On May 14, a group of young people who are currently working on or are studying tech, politics, computer science, and the Internet of Things (IoT) met for a two-hour Youth Advocates for IoT Security round table. This event was a part of the Internet Society’s year-long initiative, the Canadian Multistakeholder Process – Enhancing IoT Security in partnership with Innovation, Science and Economic Development, the Canadian Internet Registration Authority, CANARIE, and CIPPIC. It serves as just one of several workshops that will be held during the process to develop recommendations for a set of norms and policies to secure the IoT in Canada.
The round table offered an opportunity for young people in school or their early careers to voice their opinions and provide unique inputs for consideration on the following aspects of IoT security:
- How young people currently use IoT devices;
- How they anticipate these devices will be used in the future; and
- Effective ways of educating young consumers about IoT security.
The group discussed the ways in which IoT devices have become seemingly ubiquitous in youth’s lives. IoT devices have also become integral, and often required, parts of classroom learning and workplaces. Now, the lines between devices have begun to blur as they increasingly interconnect. For example, laptops now connect with smart phones, which connect with smart watches and other wearables. In general, youths are worried about the scale and application of these devices, the loss of their privacy, and the increasing prevalence of undisclosed device interactions, such as in smart cities.
Looking forward, youths believe that applications of IoT devices will continue to rapidly expand. In order to ensure that young people are able to safely use these new technologies, the youth group believes the best way to address the risks the IoT poses is through education. This is in keeping with the findings of the multistakeholder group, which also encouraged consumer empowerment through education.
Young people are both current users of the IoT and its future creators and developers. As discussed at the multistakeholder meeting, security should be included in the initial design stages of IoT device creation, so young people should be taught from an early age to consider its importance and their own role in securing IoT.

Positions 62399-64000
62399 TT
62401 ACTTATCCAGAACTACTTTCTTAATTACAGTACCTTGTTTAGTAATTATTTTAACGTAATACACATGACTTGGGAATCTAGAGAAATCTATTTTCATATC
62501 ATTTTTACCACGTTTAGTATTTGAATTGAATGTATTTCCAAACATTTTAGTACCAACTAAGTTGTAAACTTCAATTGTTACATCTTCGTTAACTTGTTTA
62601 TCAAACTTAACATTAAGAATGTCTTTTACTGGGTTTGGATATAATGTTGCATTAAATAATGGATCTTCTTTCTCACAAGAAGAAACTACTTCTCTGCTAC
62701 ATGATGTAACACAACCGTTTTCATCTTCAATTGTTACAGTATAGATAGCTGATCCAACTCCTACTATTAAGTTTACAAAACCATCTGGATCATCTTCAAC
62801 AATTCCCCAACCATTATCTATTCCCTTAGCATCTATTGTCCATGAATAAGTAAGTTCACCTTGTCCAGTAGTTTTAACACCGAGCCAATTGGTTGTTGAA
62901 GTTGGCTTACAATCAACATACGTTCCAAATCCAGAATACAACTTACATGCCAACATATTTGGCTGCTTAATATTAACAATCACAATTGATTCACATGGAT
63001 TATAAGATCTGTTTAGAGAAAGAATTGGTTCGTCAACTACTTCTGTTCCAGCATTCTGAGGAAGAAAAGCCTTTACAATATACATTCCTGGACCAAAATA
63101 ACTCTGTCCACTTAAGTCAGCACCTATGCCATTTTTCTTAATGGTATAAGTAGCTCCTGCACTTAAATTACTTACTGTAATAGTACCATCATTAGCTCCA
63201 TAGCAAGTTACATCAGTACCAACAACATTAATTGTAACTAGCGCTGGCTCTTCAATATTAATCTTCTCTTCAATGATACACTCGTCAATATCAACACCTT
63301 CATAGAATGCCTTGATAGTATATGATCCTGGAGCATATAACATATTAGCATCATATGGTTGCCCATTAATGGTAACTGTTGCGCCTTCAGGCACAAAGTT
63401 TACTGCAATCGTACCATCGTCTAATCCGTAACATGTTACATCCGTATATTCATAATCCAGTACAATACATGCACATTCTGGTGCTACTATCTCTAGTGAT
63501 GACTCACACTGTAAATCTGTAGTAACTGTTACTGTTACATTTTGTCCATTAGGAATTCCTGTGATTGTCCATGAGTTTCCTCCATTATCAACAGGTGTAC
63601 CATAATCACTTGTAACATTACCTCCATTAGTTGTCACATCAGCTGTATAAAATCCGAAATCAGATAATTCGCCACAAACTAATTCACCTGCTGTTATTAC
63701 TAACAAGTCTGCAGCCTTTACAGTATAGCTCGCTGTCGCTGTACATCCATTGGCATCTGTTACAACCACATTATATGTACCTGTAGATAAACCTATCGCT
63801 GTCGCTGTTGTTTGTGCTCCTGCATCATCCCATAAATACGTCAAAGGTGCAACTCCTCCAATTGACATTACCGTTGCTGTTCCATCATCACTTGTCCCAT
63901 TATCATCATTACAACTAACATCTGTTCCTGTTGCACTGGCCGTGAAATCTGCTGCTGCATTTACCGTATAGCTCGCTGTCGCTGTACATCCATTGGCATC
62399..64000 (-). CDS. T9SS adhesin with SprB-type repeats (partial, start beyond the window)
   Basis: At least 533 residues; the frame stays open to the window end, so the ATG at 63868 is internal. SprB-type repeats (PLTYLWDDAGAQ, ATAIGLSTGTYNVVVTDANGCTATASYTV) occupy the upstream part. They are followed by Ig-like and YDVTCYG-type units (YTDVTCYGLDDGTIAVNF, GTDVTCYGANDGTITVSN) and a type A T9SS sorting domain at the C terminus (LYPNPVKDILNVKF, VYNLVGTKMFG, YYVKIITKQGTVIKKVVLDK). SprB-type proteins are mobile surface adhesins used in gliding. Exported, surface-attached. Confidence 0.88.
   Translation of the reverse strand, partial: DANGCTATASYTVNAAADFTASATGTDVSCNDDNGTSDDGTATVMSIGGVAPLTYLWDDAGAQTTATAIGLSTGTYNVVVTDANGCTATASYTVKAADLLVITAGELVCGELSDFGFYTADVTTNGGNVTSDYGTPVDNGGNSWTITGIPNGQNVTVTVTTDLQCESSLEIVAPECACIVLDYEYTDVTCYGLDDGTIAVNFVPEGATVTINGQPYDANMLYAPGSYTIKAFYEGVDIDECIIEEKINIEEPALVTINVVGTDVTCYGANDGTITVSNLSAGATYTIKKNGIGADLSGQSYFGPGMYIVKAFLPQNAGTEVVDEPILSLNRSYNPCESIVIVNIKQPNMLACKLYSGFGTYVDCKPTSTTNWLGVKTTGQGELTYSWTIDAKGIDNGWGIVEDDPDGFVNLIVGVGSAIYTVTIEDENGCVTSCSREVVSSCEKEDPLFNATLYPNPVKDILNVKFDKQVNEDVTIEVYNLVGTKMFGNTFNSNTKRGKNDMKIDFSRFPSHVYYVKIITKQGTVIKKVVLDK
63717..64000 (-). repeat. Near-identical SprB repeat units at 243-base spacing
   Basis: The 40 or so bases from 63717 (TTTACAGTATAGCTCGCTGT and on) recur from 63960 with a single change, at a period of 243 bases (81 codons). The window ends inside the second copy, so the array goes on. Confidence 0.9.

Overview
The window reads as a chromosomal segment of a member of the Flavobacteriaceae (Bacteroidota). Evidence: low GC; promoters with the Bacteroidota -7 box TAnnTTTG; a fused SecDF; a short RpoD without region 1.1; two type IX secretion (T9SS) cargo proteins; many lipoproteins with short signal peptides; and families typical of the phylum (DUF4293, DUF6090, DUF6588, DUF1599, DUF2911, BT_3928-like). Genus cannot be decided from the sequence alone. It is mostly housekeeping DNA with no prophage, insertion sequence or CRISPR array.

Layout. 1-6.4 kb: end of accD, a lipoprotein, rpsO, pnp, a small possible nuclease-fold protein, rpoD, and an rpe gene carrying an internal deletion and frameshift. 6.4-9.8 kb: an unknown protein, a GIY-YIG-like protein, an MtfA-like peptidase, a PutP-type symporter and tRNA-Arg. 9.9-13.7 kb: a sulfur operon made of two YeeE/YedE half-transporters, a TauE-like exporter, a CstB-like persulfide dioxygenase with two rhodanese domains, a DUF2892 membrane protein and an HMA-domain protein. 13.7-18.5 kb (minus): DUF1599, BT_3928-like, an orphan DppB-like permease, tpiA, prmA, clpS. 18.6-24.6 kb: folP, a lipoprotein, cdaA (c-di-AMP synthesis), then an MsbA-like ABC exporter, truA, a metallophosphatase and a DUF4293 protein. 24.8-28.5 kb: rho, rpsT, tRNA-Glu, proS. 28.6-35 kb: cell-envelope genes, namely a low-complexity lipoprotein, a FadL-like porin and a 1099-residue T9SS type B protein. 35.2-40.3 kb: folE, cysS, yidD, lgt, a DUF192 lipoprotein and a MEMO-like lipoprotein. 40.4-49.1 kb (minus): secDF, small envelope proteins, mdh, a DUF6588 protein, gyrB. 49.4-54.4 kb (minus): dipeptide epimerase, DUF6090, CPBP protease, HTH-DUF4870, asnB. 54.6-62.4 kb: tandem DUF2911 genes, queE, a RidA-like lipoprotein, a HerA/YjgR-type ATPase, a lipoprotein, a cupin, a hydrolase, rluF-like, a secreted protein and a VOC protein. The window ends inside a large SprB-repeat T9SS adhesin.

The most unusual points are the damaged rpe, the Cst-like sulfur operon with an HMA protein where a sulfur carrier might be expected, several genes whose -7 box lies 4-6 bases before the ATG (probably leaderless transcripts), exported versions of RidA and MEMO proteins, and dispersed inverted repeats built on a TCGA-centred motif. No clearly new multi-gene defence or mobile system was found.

To accomplish this, the youth group suggested creating targeted learning programs for young people in elementary school, middle/high school, university, and their early careers. In the short term, the group would like to work with an established educational platform, such as Pearson or Khan Academy, to create a digital citizenship and security training course. In the long term, the group hopes this course would become an accredited class that could be offered online or in schools across Canada as a part of the yearly curriculum.
For young people in universities or their early careers, the youth group would like to create a similar course that could be offered online as a certification program. Young people could include this certification on job applications and business profiles to show that they are IoT secure and thus will not pose a threat to their employers’ networks with insecure IoT practices. To raise awareness about this course, the group suggested recruiting or hiring social media influencers, including YouTube unboxers and celebrities.
The group concluded with consensus that to accomplish any of these goals, it will be critical to work in a multistakeholder fashion, including youths, IoT network engineers and device creators, government representatives, teachers, and others as equal and valued stakeholder groups.
Moving forward, the youth group will join the pre-existing multistakeholder listservs to continue collaborating. We will include their input from the round table and the listservs in the Canadian Multistakeholder Process – Enhancing IoT Security final report. We look forward to continuing to engage with this group of motivated young people to ensure that youths are considered in any policy recommendations for securing IoT.
Wouldn’t it be nice if you could trust that your device is secure, isn’t leaking your private data, becoming a bot and attacking other users, or putting you at risk? Read and share IoT Security for Policymakers to learn about the challenges we face and how governments, policymakers, and regulators can make a difference.